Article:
*Updated June 5, 2023

What Exactly Is SEO?

Digital marketing is full of acronyms, and it’s highly likely you’ve heard the one everyone seems to be talking about: S.E.O.

But what is SEO?

Maybe you’ve been told you need it to be more visible online and gain more business. Or heck, maybe you’ve already attempted to implement SEO into your website, only to have a strong urge to repeatedly bang your head on your desk (we don’t blame you, there’s a lot to learn).

Whatever the case, we’re here to walk you through it. Here’s everything you need to know about SEO.

Learn more about how to improve your SEO:

Table of Contents:

What Is SEO Marketing


SEO stands for search engine optimization. It’s a digital marketing strategy that fine-tunes your site to show up for relevant online searches.

The Concept Behind SEO

Take a moment to look at the search engine results pages (SERPs) on Google. Why is one website showing above another? Why are certain businesses listed at the top, whereas others are only reachable through endless scrolling?

This is all because of SEO. Search engines use bots and algorithms to determine your site’s worth based on specific metrics. Then, it’s ranked accordingly on their results pages.


Though the Google search page looks like a standard website, it’s much more than that. Behind it are numerous bots that crawl through your site. These bots outline and index the meaning and value behind your site’s content.

Think of indexing like adding a new book into a library’s database. If your book—or website; see what we’re doing here?—isn’t indexed, your target market won’t be able to find you. And for the bots to properly index your pages, you need to implement the right SEO practices.

Why? Because of the Dewey Decimal system. Oh, we’re not talking about libraries anymore? In that case, it’s because of algorithms.


While the bots build databases of web pages for search engines, search engines look at your site and use algorithms—a combination of rules and signals—to rank it.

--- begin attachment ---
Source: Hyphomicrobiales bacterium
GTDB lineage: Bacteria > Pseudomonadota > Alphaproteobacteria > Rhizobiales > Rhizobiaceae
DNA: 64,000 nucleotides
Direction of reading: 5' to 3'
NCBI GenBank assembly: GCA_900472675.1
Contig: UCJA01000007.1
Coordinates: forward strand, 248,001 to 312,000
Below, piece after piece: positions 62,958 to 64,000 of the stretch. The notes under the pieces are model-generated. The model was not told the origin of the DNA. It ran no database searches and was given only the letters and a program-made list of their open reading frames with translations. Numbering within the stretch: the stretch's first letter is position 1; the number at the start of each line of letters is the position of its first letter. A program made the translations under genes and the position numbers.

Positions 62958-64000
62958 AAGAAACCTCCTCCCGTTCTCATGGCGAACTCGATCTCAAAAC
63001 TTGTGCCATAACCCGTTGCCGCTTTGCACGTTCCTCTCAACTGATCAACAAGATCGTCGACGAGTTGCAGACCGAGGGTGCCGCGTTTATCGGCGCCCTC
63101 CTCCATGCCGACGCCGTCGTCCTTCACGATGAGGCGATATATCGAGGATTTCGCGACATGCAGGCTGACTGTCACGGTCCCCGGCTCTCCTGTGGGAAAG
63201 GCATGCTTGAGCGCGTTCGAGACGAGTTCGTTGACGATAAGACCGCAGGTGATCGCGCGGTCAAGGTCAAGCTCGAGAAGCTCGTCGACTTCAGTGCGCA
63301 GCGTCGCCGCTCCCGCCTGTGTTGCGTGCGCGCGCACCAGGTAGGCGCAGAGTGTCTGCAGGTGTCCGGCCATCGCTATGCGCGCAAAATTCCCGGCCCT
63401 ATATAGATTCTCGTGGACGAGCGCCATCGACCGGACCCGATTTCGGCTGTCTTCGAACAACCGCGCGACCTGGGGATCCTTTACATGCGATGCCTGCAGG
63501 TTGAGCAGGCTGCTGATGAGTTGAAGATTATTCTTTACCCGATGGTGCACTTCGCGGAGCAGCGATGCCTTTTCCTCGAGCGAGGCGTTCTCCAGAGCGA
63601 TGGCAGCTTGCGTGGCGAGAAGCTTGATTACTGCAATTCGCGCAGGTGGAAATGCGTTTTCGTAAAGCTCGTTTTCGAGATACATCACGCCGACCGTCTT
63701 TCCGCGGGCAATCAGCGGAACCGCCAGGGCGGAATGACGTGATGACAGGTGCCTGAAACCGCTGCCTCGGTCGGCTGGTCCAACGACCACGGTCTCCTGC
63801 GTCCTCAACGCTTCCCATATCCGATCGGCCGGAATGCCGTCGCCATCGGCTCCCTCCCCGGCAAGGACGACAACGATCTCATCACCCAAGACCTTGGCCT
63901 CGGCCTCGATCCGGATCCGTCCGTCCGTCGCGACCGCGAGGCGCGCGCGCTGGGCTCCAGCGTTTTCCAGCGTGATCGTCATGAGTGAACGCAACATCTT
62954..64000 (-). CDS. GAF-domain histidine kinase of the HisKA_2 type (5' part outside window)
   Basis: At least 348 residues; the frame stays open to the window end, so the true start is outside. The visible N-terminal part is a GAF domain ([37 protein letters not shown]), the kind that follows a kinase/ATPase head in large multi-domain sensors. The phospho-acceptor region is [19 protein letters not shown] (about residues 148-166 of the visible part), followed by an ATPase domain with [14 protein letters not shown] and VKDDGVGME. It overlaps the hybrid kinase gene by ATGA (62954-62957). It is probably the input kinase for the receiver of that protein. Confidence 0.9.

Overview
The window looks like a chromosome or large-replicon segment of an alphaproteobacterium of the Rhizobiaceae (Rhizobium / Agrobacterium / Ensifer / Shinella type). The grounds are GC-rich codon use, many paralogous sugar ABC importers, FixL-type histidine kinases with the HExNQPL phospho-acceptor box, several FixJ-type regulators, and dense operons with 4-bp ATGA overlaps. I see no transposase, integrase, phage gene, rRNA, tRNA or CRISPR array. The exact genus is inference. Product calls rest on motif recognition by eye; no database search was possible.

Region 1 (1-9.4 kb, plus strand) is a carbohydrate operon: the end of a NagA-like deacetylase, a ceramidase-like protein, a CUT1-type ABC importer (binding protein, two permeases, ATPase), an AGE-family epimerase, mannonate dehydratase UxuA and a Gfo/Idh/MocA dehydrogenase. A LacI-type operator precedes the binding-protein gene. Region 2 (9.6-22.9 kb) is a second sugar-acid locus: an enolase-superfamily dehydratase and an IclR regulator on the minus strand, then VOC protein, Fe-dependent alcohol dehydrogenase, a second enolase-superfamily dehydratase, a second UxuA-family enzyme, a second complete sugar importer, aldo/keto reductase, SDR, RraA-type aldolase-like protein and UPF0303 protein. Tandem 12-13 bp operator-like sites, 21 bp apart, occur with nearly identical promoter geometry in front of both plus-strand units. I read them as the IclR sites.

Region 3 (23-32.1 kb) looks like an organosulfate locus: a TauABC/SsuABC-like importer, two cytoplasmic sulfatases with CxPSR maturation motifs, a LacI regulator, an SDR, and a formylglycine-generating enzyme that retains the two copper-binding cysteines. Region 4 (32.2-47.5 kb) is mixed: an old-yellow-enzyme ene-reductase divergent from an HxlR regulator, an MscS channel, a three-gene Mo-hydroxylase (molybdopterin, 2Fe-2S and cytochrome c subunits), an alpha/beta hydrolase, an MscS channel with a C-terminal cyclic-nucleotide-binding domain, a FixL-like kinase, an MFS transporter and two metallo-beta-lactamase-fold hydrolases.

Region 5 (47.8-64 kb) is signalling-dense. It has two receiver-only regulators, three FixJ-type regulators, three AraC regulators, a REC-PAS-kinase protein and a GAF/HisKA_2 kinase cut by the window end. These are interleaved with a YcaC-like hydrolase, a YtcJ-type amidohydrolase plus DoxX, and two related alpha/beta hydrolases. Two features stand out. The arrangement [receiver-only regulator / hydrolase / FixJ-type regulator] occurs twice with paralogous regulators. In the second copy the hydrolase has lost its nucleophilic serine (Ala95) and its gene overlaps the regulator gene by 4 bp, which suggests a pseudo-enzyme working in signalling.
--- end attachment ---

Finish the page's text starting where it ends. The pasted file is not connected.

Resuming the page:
Here are a just few ranking factors (we’ll go into more detail on these later):

  • Keywords/search intent: Are you targeting your audience’s needs, pain points, and questions?
  • Content: Are you communicating valuable information to your audience?
  • User engagement: Does your site encourage people to stay and explore your business, or do they quickly bounce for your competitor’s site?
  • Page speed: Does your site load quickly, or does it take a few seconds?
  • Backlinks: Are there other authoritative/credible sites that link to your site?
  • Domain authority (DA): How relevant is your site for a specific topic or industry?

In a Nutshell…

The greater online visibility and rankings you have over your competitors, the more likely you’ll win customers and improve your bottom line.

You can think of SEO as a matchmaker, connecting your site to your most valuable online customers. By incorporating good SEO practices, you’ll win the trust of users and search engines, snag a VIP spot on the results pages, and, most importantly, get found by the right people.

What Is SEO Marketing?

SEO marketing is simply a digital marketing strategy that intentionally leverages information on your website to help you rank higher in search engine results. Optimizing your website makes it easier for search engine bots to figure out how your site works and get to the good stuff.